News

Cleveland Municipal Court Celebrates 100 Years

Ed “Flash” Ferenc
Dec 13, 2011
Cleveland Municipal Court, the second-oldest municipal court in the country, turned 100 years old on January 2nd. It's using the occasion to look back at a century of progressive reforms, and ahead to building on that legacy.

Date:       January 2, 2012

Contact:  Ed “Flash” Ferenc / 216 664 6787
                  PIO, Cleveland Municipal Court
                  ference@clevelandmunicipalcourt.org 

 

Cleveland Municipal Court Celebrates 100 Years

(Cleveland) – The Cleveland Municipal Court, at thirty minutes after nine this morning, officially turned one hundred years old.

The oldest court in Ohio and the second oldest municipal court in the country was established by an act of the Ohio General Assembly in 1911 and opened its doors on January 2, 1912 in the old courthouse located on the northwest corner of Public Square, which has since become a parking lot.

To commemorate the event, a number of past and current judges, along with several city, county and state leaders took part in a ceremony marking the exact time the court began 100 years ago.

“History shows us The Cleveland Municipal Court has always found new and different ways to serve the people in the community,” said the Honorable Ronald B. Adrine, the Administrative and Presiding Judge, who’s been with the court for the past 30 years.

For example, The Cleveland Municipal Court was the first to introduce the service of summons by mail, a practice later adopted by courts statewide.  In 1923, The Honorable Mary B. Grossman became the first woman in the country to be elected to a municipal court bench.  In 1942, Judge Perry B. Jackson became the first black judge in Ohio when he was appointed to the Cleveland Municipal Court.  And with her appointment to the court in 1969, Judge Lillian W. Burke became the first black woman judge in the State of Ohio.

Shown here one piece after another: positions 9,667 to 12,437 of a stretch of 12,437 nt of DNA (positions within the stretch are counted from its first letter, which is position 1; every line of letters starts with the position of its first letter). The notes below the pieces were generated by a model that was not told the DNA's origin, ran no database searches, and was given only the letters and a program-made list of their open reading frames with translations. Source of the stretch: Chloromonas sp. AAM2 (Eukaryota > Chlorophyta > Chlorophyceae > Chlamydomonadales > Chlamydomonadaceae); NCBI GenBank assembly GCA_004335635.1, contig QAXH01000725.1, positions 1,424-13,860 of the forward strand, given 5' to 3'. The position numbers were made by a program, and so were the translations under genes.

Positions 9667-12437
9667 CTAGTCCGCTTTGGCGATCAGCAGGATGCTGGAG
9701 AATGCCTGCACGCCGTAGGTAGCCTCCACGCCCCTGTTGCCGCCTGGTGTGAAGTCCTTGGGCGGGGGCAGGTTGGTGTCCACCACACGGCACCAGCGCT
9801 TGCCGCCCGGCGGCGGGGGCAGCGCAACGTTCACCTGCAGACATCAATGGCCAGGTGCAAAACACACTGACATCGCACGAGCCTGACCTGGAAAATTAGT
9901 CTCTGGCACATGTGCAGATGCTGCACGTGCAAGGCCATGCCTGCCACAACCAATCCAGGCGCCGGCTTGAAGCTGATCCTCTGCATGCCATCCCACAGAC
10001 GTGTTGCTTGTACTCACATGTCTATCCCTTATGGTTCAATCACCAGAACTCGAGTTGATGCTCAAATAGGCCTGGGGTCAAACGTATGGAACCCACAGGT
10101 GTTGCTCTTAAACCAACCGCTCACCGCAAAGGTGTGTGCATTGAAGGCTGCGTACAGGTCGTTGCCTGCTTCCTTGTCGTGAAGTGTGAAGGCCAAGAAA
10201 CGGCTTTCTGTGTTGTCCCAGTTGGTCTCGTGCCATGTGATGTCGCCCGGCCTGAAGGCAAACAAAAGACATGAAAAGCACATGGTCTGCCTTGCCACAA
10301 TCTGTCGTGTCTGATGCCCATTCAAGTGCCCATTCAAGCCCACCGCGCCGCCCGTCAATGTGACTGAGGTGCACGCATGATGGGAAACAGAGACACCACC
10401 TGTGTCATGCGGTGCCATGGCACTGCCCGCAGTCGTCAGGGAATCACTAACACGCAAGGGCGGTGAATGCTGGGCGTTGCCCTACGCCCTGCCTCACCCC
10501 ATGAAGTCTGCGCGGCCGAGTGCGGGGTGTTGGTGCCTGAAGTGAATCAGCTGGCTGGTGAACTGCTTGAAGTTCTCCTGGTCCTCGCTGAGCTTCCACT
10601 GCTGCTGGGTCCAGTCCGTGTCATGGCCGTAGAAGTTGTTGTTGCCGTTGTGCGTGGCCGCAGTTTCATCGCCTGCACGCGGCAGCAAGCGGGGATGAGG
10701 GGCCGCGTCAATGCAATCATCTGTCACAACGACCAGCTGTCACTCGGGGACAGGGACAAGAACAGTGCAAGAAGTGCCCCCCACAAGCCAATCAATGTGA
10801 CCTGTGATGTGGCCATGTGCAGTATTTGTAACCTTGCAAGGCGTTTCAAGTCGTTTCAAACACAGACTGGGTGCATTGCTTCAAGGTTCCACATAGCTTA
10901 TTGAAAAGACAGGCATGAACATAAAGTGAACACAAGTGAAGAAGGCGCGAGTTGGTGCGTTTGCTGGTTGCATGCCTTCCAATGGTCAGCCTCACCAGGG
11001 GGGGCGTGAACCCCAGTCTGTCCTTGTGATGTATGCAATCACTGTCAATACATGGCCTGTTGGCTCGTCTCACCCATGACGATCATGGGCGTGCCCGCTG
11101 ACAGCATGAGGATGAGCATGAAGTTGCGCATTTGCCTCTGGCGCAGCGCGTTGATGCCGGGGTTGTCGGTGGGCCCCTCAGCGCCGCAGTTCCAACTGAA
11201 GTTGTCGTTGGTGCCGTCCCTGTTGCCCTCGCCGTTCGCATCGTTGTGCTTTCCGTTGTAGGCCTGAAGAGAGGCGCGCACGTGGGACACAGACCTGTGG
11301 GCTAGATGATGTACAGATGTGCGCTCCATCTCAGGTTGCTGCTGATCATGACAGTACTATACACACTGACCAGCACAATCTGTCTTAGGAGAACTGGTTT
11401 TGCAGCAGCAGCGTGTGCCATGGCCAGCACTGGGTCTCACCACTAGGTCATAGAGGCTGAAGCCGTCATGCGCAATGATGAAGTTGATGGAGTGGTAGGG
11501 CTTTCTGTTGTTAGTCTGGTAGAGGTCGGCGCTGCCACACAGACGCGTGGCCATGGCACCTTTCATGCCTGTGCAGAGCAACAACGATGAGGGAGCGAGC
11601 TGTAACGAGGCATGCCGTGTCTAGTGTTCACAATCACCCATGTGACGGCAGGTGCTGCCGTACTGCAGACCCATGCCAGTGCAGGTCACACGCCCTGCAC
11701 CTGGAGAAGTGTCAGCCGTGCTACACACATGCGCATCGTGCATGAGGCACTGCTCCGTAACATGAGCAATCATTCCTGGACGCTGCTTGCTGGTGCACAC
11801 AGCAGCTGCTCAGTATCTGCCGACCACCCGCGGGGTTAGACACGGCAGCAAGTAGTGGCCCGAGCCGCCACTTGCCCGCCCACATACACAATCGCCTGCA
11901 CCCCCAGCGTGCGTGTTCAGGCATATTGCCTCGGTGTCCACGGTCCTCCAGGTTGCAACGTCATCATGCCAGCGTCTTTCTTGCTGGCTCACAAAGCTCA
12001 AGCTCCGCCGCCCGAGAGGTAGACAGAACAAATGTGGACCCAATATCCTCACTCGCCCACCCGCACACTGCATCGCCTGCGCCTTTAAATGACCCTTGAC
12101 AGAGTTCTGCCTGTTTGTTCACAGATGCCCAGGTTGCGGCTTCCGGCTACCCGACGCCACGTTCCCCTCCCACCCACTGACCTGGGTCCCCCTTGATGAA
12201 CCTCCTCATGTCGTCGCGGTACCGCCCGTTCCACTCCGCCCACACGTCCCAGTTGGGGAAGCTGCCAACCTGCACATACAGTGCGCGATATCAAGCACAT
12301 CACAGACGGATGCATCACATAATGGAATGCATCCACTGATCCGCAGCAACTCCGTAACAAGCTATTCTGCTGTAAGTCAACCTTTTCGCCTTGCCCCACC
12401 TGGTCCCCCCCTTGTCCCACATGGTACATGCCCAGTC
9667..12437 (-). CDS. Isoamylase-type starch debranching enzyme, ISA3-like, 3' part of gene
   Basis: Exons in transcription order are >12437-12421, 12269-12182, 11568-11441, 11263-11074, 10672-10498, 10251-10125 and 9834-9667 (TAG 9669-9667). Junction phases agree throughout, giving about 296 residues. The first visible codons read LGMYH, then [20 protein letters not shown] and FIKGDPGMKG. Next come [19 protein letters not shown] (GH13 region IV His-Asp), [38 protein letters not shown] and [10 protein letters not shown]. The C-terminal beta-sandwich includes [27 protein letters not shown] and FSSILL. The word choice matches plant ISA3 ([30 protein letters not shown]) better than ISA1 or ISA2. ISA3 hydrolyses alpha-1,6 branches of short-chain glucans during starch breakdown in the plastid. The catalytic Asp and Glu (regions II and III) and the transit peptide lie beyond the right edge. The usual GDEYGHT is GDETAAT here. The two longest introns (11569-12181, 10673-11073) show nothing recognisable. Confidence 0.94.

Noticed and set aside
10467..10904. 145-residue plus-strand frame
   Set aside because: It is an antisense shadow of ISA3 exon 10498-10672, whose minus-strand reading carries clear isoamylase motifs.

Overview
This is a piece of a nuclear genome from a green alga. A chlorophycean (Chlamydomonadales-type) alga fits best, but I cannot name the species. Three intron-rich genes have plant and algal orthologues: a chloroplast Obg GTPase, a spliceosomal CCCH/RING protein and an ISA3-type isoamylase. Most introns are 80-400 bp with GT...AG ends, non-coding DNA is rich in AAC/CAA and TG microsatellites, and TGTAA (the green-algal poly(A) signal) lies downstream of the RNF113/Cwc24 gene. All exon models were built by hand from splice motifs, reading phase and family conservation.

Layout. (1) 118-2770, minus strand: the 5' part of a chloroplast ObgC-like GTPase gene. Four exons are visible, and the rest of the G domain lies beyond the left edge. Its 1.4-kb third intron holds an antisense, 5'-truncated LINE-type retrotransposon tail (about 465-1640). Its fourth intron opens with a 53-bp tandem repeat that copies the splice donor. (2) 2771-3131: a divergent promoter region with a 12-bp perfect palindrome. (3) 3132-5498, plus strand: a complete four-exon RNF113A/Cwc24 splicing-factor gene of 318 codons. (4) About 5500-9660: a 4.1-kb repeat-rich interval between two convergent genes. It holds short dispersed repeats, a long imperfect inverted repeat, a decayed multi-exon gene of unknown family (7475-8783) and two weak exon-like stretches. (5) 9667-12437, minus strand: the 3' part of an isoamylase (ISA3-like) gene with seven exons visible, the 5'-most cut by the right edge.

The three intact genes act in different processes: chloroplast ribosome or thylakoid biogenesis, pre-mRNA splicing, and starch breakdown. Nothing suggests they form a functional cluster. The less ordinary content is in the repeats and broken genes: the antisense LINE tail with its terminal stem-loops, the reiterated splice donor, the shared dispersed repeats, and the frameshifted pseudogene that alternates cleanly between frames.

Under Judge Adrine’s leadership, the Cleveland Municipal Court has branded itself as a problem solving court.  Over the past decade, the court has developed a dozen different programs designed to break the cycle of repeat offenders.

“As we begin our next century, we need to build on that.  Many of the people that come before us are not criminals.  They just need purpose and direction and when they get that, the community is much better off,” said Judge Adrine.

In his observation for the Court’s 50th birthday celebration in 1962, Cleveland Press reporter Fred McGunagle wrote:  “It is the court closest to the people, the most human court and its strengths and weaknesses over the years have been human strengths and weaknesses.”

The court is planning a number of events throughout the year to draw attention to its rich history. For more information, click here.

 

 

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